National Water Quality Initiative 2014
Agricultural producers in four SC priority watersheds should submit applications by April 18, 2014. (PDF; 64 KB)
South Carolina Overview:
Click for larger Map
Through the National Water Quality Initiative (NWQI), the Natural Resources Conservation Service (NRCS) is offering financial and technical assistance to farmers, ranchers and forest landowners interested in improving water quality and aquatic habitats in priority watersheds with impaired streams. NRCS will help producers implement conservation and management practices through a systems approach to control and trap nutrient and manure runoff. Qualified producers will receive assistance for installing conservation practices such as cover crops, filter strips and tailwater recovery systems. For over 75 years, NRCS has provided agricultural producers with assistance to implement voluntary conservation practices that protect natural resources while maintaining production and profits.
South Carolina Priority Watersheds
Polk Swamp in Dorchester County
Upper Little Saluda in Saluda County
Big Swamp in Florence County
Chinquapin Creek in Aiken/Lexington County
South Carolina’s three watersheds were selected based on the high nutrient levels that negatively impact water quality.
Polk Swamp in Dorchester County is 37,865 acres and flows past the town of St. George and drains into Indian Field Swamp at the base of the watershed. It contains 12,838 acres of agricultural land (33.90%) and is classified by the SC Department of Health and Environmental Control (SCDHEC) as impaired due to high nutrient levels. Practices for improvement will include animal waste management systems.
Upper Little Saluda in Saluda County is 29,984 acres and flows through the Saluda Reservoir near the Town of Saluda, and into the Little Saluda River arm of Lake Murray forming small coves. Possible sources of contamination in this watershed are failing septic systems, cattle watering in creeks, birds, and wildlife. The watershed is listed as a SCDHEC 319 water quality priority area.
Big Swamp in Florence County is 38,163 acres and drains into the Lynches River. It contains 11,745 acres of ag land (30.77%) and is a blackwater system, characterized by naturally low dissolved oxygen levels. Contamination sources were determined to be wildlife, grazing livestock, and malfunctioning septic systems. The watershed is listed as a SCDHEC 319 water quality priority area.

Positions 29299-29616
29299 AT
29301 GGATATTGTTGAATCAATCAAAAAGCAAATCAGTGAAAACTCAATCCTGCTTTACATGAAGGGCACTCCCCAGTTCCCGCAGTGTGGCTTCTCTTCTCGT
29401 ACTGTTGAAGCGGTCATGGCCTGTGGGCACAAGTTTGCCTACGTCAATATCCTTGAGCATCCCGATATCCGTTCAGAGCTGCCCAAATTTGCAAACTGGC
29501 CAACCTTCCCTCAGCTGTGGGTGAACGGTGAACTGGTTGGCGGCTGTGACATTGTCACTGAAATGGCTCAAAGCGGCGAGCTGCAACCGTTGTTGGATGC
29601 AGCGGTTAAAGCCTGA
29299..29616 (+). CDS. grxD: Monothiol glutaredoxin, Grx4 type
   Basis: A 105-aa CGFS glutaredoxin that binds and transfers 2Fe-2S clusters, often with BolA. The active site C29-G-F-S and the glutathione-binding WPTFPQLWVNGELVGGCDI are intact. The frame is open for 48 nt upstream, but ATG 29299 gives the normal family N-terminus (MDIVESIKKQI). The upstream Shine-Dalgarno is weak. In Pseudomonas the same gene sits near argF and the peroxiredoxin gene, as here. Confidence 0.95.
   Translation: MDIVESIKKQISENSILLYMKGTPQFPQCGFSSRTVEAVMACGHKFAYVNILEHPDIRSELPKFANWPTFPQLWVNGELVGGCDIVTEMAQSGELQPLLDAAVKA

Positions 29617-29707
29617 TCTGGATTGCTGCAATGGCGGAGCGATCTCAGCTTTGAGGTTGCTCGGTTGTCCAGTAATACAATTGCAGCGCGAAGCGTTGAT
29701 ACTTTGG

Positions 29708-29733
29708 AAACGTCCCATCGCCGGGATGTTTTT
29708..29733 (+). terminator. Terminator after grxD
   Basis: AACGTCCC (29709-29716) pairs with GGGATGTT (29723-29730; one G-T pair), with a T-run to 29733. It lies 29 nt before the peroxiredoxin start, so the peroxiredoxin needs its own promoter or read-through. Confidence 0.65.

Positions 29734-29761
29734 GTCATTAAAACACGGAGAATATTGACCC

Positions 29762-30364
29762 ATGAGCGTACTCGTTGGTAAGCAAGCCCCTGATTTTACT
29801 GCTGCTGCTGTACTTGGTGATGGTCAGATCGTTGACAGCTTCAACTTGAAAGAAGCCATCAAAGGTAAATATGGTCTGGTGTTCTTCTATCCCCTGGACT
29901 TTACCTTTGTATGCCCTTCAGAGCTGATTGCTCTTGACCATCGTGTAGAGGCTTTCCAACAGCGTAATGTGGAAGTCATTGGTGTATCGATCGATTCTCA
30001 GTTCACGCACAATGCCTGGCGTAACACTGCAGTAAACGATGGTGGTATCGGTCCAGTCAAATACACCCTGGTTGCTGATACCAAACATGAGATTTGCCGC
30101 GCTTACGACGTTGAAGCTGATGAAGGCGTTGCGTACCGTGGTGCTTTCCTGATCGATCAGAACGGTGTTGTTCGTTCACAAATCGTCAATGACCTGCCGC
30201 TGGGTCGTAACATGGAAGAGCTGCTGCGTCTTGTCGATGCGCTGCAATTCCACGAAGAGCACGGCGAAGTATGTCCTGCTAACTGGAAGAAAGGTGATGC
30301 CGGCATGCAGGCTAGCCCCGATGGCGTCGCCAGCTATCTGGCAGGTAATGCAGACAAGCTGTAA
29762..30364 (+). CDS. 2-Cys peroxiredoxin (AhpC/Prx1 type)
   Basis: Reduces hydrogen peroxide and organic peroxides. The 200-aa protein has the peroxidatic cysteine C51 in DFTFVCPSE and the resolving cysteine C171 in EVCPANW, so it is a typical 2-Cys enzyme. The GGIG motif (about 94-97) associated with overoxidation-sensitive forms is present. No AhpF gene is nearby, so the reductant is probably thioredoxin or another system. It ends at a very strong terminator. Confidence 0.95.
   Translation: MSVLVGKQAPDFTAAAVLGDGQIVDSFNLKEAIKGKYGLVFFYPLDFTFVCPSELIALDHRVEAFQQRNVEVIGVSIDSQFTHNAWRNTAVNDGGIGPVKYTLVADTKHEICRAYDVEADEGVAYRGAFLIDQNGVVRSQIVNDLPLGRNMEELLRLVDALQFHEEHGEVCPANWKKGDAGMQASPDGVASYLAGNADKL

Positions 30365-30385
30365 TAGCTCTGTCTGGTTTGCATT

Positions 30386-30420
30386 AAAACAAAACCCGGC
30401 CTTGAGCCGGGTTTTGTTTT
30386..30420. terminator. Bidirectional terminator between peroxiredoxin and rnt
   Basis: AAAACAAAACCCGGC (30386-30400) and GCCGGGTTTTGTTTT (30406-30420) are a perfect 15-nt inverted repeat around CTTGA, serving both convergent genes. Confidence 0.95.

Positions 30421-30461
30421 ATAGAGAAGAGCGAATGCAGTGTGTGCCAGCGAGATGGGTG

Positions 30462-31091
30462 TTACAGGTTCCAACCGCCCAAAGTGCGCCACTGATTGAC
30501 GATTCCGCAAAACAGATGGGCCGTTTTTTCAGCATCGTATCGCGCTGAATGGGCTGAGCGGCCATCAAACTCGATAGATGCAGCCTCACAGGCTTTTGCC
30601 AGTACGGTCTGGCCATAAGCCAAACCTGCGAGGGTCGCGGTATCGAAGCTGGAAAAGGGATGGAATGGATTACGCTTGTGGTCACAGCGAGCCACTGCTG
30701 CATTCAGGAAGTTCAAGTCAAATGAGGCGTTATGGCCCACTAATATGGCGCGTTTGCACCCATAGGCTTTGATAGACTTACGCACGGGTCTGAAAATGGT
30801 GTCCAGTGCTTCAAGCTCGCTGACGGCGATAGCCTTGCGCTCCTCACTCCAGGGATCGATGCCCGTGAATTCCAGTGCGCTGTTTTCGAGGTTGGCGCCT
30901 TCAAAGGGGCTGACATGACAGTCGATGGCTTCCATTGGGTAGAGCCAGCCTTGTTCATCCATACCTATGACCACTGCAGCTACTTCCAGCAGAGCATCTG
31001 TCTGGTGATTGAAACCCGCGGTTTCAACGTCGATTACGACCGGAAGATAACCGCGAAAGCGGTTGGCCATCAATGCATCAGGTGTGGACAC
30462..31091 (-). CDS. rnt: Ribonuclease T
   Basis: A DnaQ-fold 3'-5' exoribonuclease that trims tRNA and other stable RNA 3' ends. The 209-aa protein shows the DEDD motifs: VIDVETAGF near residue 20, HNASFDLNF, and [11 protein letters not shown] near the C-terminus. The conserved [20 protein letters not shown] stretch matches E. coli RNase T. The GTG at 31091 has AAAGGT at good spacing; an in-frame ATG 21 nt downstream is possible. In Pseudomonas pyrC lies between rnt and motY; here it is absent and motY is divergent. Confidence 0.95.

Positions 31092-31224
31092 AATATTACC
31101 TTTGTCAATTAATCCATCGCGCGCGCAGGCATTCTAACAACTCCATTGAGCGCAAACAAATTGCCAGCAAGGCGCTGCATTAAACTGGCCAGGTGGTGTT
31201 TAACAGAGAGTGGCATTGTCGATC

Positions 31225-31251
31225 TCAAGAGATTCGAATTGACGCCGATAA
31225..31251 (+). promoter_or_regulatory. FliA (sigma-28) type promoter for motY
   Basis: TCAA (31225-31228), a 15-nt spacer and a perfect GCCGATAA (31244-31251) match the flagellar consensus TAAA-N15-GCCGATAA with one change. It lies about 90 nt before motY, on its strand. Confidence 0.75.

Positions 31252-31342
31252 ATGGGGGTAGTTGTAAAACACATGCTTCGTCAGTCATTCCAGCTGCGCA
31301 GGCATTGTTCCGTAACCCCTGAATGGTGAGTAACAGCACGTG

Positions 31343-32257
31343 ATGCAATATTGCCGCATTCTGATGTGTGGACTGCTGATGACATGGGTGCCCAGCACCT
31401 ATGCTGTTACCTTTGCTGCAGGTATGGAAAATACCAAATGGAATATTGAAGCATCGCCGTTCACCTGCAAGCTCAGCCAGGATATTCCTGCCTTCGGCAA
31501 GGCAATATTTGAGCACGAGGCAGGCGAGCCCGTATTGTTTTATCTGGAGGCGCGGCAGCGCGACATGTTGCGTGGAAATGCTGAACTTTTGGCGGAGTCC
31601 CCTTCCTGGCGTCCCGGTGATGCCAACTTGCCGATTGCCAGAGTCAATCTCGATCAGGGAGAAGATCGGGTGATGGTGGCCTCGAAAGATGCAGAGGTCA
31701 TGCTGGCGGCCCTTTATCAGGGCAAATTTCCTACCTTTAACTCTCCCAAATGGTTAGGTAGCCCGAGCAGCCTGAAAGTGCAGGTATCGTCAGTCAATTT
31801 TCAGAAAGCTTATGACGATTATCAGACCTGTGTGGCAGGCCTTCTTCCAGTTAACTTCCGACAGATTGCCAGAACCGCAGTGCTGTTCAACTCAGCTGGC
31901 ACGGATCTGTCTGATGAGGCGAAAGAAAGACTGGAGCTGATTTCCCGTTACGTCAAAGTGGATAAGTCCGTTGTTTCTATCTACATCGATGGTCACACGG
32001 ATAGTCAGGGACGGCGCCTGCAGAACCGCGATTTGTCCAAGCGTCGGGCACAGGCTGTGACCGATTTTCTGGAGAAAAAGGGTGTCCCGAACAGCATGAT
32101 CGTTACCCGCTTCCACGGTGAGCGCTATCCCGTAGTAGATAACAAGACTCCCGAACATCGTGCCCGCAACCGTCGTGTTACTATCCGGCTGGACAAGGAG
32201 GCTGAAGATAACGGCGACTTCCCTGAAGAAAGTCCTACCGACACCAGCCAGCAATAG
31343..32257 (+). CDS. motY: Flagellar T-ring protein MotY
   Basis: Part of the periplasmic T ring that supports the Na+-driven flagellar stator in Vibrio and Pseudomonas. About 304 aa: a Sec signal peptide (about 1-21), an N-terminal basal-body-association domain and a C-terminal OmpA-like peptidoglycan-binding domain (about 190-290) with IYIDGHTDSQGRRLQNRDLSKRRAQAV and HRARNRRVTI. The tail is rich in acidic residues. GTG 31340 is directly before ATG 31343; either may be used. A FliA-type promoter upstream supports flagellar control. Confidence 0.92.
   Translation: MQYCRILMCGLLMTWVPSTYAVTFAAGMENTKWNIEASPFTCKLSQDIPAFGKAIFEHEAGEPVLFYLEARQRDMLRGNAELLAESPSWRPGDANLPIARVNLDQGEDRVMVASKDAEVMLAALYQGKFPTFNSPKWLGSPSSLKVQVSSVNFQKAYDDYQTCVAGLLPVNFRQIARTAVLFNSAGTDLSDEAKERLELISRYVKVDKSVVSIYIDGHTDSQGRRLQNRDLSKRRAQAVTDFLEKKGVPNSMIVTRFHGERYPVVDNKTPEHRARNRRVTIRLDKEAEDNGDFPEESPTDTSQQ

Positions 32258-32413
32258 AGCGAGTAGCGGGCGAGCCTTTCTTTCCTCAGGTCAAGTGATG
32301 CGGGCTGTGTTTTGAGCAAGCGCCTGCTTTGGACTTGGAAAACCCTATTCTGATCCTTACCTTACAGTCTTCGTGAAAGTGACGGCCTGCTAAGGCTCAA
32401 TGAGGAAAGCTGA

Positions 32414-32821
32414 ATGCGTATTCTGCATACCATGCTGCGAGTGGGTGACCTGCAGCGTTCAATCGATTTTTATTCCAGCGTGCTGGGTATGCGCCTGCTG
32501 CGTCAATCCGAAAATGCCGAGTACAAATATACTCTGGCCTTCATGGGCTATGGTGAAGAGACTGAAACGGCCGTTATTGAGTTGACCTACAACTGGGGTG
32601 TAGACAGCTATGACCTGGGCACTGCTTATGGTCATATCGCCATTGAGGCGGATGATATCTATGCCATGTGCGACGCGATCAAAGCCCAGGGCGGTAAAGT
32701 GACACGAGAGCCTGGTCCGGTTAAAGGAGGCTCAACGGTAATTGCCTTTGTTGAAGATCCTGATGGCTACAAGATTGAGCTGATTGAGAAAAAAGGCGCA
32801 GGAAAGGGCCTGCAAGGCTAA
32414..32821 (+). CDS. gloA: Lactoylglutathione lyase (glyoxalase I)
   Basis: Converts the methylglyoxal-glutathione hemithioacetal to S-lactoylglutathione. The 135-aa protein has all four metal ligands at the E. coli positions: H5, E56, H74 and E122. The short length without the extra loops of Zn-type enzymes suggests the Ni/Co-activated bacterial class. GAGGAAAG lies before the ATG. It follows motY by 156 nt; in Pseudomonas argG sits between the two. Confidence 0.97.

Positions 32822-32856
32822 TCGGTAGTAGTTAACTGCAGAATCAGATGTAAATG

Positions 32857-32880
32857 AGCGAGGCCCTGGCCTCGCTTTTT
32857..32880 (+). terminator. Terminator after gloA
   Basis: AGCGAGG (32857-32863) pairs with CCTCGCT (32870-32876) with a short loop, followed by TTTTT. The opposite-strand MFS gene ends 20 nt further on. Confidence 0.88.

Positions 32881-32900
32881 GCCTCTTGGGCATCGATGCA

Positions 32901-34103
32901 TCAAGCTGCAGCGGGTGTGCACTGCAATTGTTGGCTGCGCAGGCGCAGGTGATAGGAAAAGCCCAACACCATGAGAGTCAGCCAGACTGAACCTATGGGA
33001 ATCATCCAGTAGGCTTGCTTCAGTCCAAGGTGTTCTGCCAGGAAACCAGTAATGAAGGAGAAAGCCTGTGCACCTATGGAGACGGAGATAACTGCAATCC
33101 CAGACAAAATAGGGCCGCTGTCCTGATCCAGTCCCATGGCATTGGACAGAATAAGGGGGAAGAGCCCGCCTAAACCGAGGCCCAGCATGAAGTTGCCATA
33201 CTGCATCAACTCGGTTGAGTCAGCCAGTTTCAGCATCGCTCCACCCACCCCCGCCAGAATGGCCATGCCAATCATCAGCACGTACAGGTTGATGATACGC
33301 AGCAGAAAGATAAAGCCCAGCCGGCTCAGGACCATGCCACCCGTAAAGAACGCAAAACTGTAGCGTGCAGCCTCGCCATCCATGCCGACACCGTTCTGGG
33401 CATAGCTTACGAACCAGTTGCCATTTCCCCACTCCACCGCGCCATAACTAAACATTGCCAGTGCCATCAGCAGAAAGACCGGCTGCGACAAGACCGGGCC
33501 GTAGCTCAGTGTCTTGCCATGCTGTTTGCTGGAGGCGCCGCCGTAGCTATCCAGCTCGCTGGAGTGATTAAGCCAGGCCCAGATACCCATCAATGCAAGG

Chinquapin Creek in Lexington and Aiken Counties is 27,455 acres, and eventually drains into the Edisto River. SCDHEC suggests that activities focused towards nonpoint sources of pollution in this watershed could improve water quality standards. There is a considerable amount of agricultural activity, especially poultry production. NRCS will target technical and financial resources to assist livestock and poultry producers.
(Please click on map to view larger size)
Upper Little Saluda River
Conservation Funding and Practices
NRCS conservation professionals will provide technical assistance and planning tools to determine which conservation actions will provide the best results to improve water quality on your land and meet your objectives. Nutrient management systems, erosion control, conservation tillage, pest management, and buffers systems are just some of the practices being offered as part of the National Water Quality Initiative. To help install these conservation practices, financial assistance to share in the cost of these conservation practices is available though the Environmental Quality Incentives Program (EQIP).
NRCS identified priority watersheds through the help of local partnerships and state water quality agencies. Partners sometimes offer financial assistance in addition to NRCS programs. NRCS will continue to coordinate with local and state agencies, conservation districts, nongovernmental organizations and others to implement this initiative. This strategic approach will leverage funds and provide streamlined assistance to help individual agricultural producers take needed actions to reduce the flow of sediment, nutrients and other runoff into impaired waterways.
Water quality conservation practices benefit agricultural producers by lowering input costs and enhancing the productivity of working lands. Conservation investments are good for all Americans because well managed farms limit pollution from runoff, produce food and fiber, sustain rural economies, and provide food security to the Nation. All across the country farmers, ranchers and forest landowners are voluntarily taking action and putting conservation on the ground to improve water quality on millions of acres!
NRCS is proud to be involved in a nationwide effort with landowners and communities to improve and protect our water resources. The landowners and farmers participating in the initiative will receive conservation payments to work on the land in a sustainable way which provides cleaner water. In addition to the financial assistance, the land will remain productive into the future. Communities benefit by having clean waterways, safer drinking water and healthy habitat for fish and wildlife.
How to Apply
Almost every county in the Nation has a USDA Service Center. To get started, make an appointment at your local office. You will need to establish eligibility and farm records for your land. NRCS will help you complete an application while explaining which conservation practices are available in your watershed. Remember to check with your local NRCS office to see if you are located in a selected watershed. All applications for funding consideration, during fiscal year 2014, must be received by April 18, 2014.
If you encounter any problems with the files provided on this page, please contact Sabrenna Bryant at 803-765-5419.
The following documents require Adobe Acrobat Reader.
South Carolina National Water Quality Initiative Fact Sheet (PDF; 215 KB)